Most government officials and politicians will agree in public that the work of government should be transparent so citizens can judge whether money is being spent wisely and decisions are being made properly. But the reality is that getting your hands on specific government information isn’t always easy, even when the law says it should be available.
The Michigan Coalition for Open Government (MiCOG) strongly endorses the legislation and believes that the bill would help promote transparency and accountability in state and local government. It applauds Rep. Mike Shirkey, R-Clark Lake, for introducing the bill. Although Michigan’s FOIA law rightfully requires much information to be available, the law is being undermined by officials who block access to public information by wrongly denying requests, unnecessarily delaying the release of information or charging too much for searches or copies. Delays that hold up the release of information until after an election is held or an important public policy is set can lead to bad governance and decision-making. And officials who want to keep information secret or complain it takes too much staff time to fill a public records request know that charging high fees to track down or copy public records is often an effective way to stop a request dead in its tracks. Here are some ways House Bill 4001, if passed by the House and Senate and signed by Gov. Rick Snyder, would help:
- If you want to look at public records but aren’t asking for copies, a public body would have to let you see the records and couldn’t charge you copying fees.
- If you need a public body to make copies to take with you, it couldn’t charge you more than 10 cents per page.
- If your request isn’t denied but you don’t receive the information by the law’s deadline (generally five days after the public body received your request or, in some cases, after a short extension), the fee would be cut by 20 percent of the original amount for each day after the deadline the information is withheld. After five days, the fee would be zero. (One unhelpful part: In cases requiring a deposit, the reduction clock wouldn’t start until the deposit was paid. During an appeal, the maximum possible deposit would be $500.)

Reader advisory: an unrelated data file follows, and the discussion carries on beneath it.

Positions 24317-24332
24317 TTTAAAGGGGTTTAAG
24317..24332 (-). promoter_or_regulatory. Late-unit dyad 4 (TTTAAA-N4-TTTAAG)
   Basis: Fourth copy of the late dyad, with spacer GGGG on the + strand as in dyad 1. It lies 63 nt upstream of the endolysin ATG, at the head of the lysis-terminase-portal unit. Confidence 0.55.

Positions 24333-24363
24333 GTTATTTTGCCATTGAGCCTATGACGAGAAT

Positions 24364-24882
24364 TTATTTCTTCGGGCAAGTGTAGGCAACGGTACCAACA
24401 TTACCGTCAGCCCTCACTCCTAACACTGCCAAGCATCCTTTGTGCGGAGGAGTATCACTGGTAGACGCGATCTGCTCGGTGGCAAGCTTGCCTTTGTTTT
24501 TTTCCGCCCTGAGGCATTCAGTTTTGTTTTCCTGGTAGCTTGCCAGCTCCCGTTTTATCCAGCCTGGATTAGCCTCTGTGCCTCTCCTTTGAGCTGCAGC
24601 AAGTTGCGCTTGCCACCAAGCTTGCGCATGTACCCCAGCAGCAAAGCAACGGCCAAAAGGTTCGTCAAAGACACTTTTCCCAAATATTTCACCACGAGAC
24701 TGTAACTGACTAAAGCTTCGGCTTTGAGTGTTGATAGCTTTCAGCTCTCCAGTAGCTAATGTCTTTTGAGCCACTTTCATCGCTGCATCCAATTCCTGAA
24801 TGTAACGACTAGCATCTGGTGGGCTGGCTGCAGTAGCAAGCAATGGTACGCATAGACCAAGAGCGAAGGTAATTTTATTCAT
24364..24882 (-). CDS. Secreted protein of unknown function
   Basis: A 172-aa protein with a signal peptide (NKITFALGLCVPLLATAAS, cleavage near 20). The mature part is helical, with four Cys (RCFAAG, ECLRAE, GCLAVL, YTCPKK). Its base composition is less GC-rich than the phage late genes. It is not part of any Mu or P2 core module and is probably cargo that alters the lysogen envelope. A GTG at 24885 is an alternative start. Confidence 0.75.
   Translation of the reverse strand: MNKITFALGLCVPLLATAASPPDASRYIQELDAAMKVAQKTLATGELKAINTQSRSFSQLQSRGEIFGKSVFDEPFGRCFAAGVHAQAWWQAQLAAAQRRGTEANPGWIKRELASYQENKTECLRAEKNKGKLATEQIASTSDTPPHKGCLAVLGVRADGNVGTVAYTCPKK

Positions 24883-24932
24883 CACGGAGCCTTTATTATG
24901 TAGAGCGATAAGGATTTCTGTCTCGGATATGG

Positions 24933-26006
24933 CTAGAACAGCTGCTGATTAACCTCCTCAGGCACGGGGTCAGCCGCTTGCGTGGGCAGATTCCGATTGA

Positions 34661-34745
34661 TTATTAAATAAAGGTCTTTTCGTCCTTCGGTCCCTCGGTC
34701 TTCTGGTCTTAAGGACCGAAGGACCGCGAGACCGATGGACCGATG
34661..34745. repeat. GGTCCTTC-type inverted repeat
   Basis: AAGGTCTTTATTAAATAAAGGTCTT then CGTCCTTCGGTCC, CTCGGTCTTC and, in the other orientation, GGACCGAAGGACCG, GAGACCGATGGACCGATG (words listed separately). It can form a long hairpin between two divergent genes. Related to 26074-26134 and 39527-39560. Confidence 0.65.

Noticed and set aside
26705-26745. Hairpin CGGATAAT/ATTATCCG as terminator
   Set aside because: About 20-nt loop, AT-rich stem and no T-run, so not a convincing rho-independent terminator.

- Punitive damages would be higher if a circuit court rules that a public body has arbitrarily and capriciously violated the Freedom of Information Act by refusing to release a public record or delaying its release. The damages would increase to $5,000 from the present $500. (That fee was set more than four decades ago.)
- If you think fees are too high, you could appeal to the head of the public body or file an action in circuit court.
- If you go to circuit court to fight a denial of information or a fee amount, the public body couldn’t give new or additional reasons it hadn’t given initially for the fee or the denial.
- If you appeal a denial of information and you lose in court, the court no longer could require you to pay the public body’s attorney fees and costs. But you still could recover your attorney fees and costs if you won.
Legislation also has been proposed to create an Open Government Commission to hear FOIA appeals (HB4314) and to expand FOIA coverage for the legislative branch so it is more in line with the broader coverage for the executive branch (HB4302 and SB202).
Those bills also are supported by MiCOG, a non-profit, tax-exempt organization open to citizens, journalists and associations concerned with open government and freedom of information. Rep. Tom McMillin, R-Rochester Hills, sponsored HB4314, while HB4302 was introduced by Rep. Brandon Dillon, D-Grand Rapids, and SB202 was introduced by Sen. Steven Bieda, D-Warren, showing that support for openness is bipartisan.
Officials still could charge reasonable fees for labor to search and review the requested information and to separate exempt information from information that must be made public. There still would be disagreements over those fees, but the proposed legislation would provide faster resolutions and a better way to appeal.
The need to pass these FOIA bills is growing every day. Many news organizations and citizens simply cannot afford to pay the high fees public bodies increasingly require to get at the very information citizens and the media need to hold government accountable.
Some officials argue that their resources are shrinking, too, and that it’s too expensive, time-consuming and distracting to fulfill information requests.
But any hardship they experience is outweighed by the value of having an open and transparent government. The fact that government resources are shrinking makes it even more important to make sure citizens can find out how their government is spending the people’s money.
Citizens need to know about possible waste, fraud, corruption, conflicts of interest and bad decisions so changes can be made. They need to know about successful practices so they can be replicated and encouraged.
Citizens can’t truly be a part of that analysis if they let governments do their own grading and assessments.
These judgments are crucial. Are the police and judges keeping your community safe while still treating the accused fairly? Are schools and teachers making the most of their opportunities to educate your children? Is your money being spent to get the best services — or to reward elected officials’ friends? Are people in need getting help?
You can’t make those assessments without knowing what’s in the public record. The proposed legislation would make it more likely that you will get that vital information. We encourage the Oversight Committee to move these bills on to the floor and for both houses to approve them this session.
Charles Hill is a member of the board of directors of the Michigan Coalition for Open Government and a former Michigan bureau chief for The Associated Press.